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Luna Moths’ Sonar Scramblers

6-26-17 luna moth 001Luna Moths, Actias luna, are known for their hindwings’ beautiful, long, green tails. These tails are not simply decorative, nor is their primary function to attract a mate (pheromones do that). A recent study found that Big Brown Bats have an easier time catching Luna Moths that have lost their tails. Further research revealed that Luna Moths defend themselves from voracious bats patrolling the night air by spinning the tips of their two wing tails in circles. The twisting tails of the moth act like a sonar shield, interfering with the bat’s means of locating them – echolocation. In contrast with the stronger, ever-changing echoes coming off of the moths’ large flapping wings, the twisted shape of the tails create a persistent weak echo signal. According to researchers, this could make the insects trickier to catch, and harder to track as they fly.

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8 responses

  1. Alice Pratt

    Nature never ceases to amaze. (Neither do children…which I told my daughter a few days ago about her 2 3/4 year old)

    June 26, 2017 at 7:17 am

  2. Wow. And we humans think we are so special… Mostly just smart enough to copy nature – and then not respect it. Not very smart after all. 😦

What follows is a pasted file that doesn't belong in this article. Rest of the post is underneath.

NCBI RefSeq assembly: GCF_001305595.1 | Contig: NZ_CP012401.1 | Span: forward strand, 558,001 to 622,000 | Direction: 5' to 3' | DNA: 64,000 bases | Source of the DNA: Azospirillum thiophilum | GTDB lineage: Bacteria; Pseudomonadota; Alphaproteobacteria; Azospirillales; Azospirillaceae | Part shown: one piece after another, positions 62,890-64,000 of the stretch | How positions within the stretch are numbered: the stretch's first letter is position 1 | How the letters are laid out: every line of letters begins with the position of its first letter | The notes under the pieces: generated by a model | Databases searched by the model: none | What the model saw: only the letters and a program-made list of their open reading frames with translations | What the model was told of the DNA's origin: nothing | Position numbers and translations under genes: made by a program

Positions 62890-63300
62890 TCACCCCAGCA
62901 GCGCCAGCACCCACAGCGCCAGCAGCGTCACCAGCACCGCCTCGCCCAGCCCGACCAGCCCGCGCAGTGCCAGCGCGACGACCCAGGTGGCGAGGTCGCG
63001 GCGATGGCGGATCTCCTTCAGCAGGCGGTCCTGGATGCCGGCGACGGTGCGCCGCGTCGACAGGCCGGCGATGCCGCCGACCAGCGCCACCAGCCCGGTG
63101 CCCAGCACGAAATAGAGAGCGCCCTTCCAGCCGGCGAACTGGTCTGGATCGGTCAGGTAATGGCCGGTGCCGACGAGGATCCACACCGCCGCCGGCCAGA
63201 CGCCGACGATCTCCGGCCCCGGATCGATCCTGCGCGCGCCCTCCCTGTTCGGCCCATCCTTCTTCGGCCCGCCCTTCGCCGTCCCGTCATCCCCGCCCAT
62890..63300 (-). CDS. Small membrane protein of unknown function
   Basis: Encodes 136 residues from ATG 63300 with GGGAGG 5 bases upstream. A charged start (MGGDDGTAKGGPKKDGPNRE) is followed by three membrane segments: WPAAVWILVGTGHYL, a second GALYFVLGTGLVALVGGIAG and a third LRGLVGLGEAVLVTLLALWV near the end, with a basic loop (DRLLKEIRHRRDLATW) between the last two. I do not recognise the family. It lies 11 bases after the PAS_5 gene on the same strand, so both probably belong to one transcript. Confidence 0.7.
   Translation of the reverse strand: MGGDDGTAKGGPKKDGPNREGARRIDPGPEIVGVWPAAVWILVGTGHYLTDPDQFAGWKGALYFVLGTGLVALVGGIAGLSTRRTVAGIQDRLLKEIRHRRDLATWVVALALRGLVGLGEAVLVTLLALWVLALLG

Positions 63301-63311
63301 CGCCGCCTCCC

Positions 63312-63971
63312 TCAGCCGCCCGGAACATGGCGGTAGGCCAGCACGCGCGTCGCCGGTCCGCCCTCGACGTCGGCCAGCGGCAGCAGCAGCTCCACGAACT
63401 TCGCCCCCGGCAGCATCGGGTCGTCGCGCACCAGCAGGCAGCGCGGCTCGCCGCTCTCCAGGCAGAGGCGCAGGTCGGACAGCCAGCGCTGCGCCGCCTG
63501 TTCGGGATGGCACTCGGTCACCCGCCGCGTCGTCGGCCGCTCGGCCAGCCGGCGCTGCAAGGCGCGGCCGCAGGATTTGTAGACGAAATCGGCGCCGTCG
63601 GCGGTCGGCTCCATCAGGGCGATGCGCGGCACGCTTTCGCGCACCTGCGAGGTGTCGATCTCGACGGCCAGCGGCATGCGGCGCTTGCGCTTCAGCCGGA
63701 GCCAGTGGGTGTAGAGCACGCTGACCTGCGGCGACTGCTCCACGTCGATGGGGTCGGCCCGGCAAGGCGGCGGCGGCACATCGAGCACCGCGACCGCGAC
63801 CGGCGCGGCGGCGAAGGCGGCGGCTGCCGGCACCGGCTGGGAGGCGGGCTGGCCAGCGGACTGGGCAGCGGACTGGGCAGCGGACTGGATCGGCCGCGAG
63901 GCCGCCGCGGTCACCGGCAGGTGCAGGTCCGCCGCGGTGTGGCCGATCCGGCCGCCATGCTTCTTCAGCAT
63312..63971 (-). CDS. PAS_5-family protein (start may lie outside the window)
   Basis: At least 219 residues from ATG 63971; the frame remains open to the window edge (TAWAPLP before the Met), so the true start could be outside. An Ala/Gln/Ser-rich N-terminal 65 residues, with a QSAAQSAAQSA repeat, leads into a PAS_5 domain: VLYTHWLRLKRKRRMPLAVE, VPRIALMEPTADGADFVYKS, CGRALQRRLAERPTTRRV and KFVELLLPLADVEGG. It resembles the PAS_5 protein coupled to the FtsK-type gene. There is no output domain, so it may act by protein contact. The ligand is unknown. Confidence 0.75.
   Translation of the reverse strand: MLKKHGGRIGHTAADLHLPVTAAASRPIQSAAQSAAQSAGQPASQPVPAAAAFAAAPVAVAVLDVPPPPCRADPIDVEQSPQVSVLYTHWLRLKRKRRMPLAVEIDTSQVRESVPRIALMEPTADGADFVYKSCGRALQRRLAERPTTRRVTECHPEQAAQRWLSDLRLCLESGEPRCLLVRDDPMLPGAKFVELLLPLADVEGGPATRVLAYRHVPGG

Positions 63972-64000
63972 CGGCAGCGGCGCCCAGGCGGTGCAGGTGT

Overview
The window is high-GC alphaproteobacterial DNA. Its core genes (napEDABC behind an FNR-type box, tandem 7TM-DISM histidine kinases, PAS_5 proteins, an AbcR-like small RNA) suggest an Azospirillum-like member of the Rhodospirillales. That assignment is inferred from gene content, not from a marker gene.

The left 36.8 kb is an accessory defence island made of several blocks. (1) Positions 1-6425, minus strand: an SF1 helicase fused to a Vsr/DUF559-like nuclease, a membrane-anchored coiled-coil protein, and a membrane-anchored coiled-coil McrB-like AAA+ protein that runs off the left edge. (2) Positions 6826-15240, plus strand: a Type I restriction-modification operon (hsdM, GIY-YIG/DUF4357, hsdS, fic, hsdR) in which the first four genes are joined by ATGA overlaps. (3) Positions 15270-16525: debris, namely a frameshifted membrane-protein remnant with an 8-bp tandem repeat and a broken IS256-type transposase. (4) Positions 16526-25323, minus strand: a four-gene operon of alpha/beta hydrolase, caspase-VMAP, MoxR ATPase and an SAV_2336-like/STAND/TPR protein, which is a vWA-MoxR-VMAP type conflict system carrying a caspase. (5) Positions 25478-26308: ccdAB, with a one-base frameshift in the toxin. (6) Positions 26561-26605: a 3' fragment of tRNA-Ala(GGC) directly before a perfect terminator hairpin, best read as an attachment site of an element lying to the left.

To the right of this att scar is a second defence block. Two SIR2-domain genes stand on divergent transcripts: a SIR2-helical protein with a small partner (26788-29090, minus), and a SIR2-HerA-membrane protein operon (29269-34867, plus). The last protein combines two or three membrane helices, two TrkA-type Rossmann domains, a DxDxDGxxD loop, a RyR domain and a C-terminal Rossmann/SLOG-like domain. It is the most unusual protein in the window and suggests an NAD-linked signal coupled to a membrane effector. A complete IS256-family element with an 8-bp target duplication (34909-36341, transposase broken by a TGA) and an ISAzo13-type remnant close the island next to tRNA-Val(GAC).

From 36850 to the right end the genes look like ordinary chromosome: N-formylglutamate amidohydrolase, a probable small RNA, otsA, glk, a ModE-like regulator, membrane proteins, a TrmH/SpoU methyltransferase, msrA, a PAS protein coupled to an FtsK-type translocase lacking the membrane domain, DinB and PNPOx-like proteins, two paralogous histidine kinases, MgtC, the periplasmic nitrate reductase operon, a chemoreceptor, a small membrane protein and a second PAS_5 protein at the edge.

June 26, 2017 at 8:37 am

  3. Pingback: 20170625 Hoverflies, Plum pocket, Polydrusus formosus | Brtthome's Blog

  4. Alan Keitt

    Neat post Mary
    I was surprised to find that early blind humans can echolocate using tongue clicking. And that lunar moths are probably listiening to the bat signals as they are modulating them with their wonderful tail fronds. I once saw a lunar moth light on my bright dining room window one dark night only to be snatched by a barred owl. I can only guess at the complexity of the waves forms, audio and visual, going back and forth in that instant. BTW, Donald Griffin who discovered bat echolocation right after WW 2 was my freshman biology professor at Harvard- have been fascinated ever since.

    June 26, 2017 at 10:55 am

  5. Sally

    I love Luna moths. Thanks for the fascinating spinning tail info.
    Sally

    June 26, 2017 at 11:39 am

  6. Jean Harrison

    Fascinating! I love Luna moths and bats. I knew about evasive and sonar-confusing sounds from other moths but not about the Luna’s spinning tails.

    June 26, 2017 at 2:39 pm

  7. judilindsey

    Mary,

    That is a super cool fact! I have a photo of 2 luna moths mating – one of my favorite shots.

    Judi 🙂

    >

    June 26, 2017 at 6:22 pm

  8. This design is steller! You most certainly know how to keep a reader amused.
    Between your wit and your videos, I was almost moved to start my own blog (well, almost…HaHa!) Fantastic job.
    I really loved what you had to say, and more than that,
    how you presented it. Too cool!

    July 7, 2017 at 4:37 am

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